Contrary to Appellants' assertion, we assume that the elements of the fraud allegation need not have been made public in a single documentSee, e.g., United States ex rel. Found. Aiding the Elderly v. Horizon West Inc., 265 F.3d 1011 (9th Cir.2001), amended by, 275 F.3d 1189 (9th Cir.2001), reprinted as amended, 2001 U.S.App. LEXIS 27363, *7-11 (pin cites and subsequent citations are to the reprinted opinion) (analyzing several documents to determine whether the allegations and transactions were publicly disclosed); A-1 Ambulance Serv., Inc. v. California, 202 F.3d 1238 (9th Cir.2000) (finding a complaint barred by the jurisdictional provision based on the disclosures in several administrative hearings and the documents filed in conjunction with those hearings).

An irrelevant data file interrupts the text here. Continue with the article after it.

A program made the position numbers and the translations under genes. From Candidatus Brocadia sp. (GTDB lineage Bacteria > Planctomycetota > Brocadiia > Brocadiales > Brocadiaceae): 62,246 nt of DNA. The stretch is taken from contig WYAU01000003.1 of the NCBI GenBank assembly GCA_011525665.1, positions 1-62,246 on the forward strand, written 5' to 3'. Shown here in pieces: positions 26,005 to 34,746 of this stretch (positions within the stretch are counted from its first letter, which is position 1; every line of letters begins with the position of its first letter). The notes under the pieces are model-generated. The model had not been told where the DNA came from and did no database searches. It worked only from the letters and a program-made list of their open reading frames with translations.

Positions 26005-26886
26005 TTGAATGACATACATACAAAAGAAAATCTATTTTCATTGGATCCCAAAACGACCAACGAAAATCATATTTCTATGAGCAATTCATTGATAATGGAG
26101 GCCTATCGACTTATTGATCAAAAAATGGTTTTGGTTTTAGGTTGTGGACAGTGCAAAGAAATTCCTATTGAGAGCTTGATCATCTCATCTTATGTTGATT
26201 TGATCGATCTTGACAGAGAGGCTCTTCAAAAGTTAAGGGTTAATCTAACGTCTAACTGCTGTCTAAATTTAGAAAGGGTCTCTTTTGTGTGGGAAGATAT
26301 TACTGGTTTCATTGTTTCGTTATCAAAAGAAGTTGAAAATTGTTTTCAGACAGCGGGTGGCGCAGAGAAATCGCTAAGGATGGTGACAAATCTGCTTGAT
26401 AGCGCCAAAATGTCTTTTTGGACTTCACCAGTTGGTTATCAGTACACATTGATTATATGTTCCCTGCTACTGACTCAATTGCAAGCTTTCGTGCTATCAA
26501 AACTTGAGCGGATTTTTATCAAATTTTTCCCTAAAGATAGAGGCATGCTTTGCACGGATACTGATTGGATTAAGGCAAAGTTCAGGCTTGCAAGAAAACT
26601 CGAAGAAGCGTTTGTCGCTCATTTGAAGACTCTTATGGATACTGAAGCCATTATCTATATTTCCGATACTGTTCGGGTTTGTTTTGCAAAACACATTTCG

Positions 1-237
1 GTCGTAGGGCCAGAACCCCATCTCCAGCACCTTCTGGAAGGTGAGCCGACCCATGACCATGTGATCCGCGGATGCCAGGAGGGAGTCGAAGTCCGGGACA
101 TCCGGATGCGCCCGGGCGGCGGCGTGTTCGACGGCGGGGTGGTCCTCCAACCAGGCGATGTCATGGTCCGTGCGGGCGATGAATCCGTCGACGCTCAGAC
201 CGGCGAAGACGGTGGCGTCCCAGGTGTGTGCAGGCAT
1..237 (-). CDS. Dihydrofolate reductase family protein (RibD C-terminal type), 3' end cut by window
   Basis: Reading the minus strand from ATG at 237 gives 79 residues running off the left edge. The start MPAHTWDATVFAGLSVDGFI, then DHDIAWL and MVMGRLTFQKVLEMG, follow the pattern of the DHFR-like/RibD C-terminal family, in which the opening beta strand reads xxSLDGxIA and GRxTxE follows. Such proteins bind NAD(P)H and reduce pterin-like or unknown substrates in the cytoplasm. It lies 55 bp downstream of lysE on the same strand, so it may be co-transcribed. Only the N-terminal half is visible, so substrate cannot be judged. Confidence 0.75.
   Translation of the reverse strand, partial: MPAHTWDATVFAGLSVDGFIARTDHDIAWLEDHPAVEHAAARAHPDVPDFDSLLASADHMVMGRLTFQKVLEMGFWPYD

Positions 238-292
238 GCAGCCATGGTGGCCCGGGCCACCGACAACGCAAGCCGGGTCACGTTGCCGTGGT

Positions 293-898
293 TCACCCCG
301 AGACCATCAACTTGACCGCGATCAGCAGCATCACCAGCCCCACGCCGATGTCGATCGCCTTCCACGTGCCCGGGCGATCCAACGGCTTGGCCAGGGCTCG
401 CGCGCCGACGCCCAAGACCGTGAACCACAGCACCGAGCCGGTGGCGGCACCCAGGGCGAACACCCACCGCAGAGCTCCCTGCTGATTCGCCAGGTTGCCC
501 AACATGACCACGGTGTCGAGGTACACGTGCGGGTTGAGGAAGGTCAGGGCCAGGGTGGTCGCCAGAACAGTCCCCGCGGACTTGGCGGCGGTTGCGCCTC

This court addressed a related question inUnited States ex rel. Schumer v. Hughes Aircraft Co., 63 F.3d 1512, 1520 (9th Cir.1995), vacated on other grounds, 520 U.S. 939, 117 S.Ct. 1871, 138 L.Ed.2d 135 (1997), which the district court cited in support of its decision. Schumer's holding is not on point, however. Schumer holds only that material in a government file that is potentially accessible to the public through a FOIA request is not publicly disclosed. Id. at 1519-20. Only in dicta does the court discuss information that is disclosed through FOIA, saying: "In the FOIA context, information cannot be deemed disclosed until a member of the public requests the information and receives it from the government. Only then is the information actually, rather than theoretically or potentially, available to the public." Id. at 1520. Furthermore, Schumer was vacated by the Supreme Court on grounds unrelated to the public disclosure analysis. See Hughes Aircraft Co. v. United States ex rel. Schumer, 520 U.S. 939, 952, 117 S.Ct. 1871, 138 L.Ed.2d 135 (1997). It is thus only persuasive authority and is not binding precedent. Orhorhaghe v. INS, 38 F.3d 488, 493 n. 4 (9th Cir.1994). The Schumer opinion does not supply the answer as to whether information received through a FOIA request is publicly disclosed.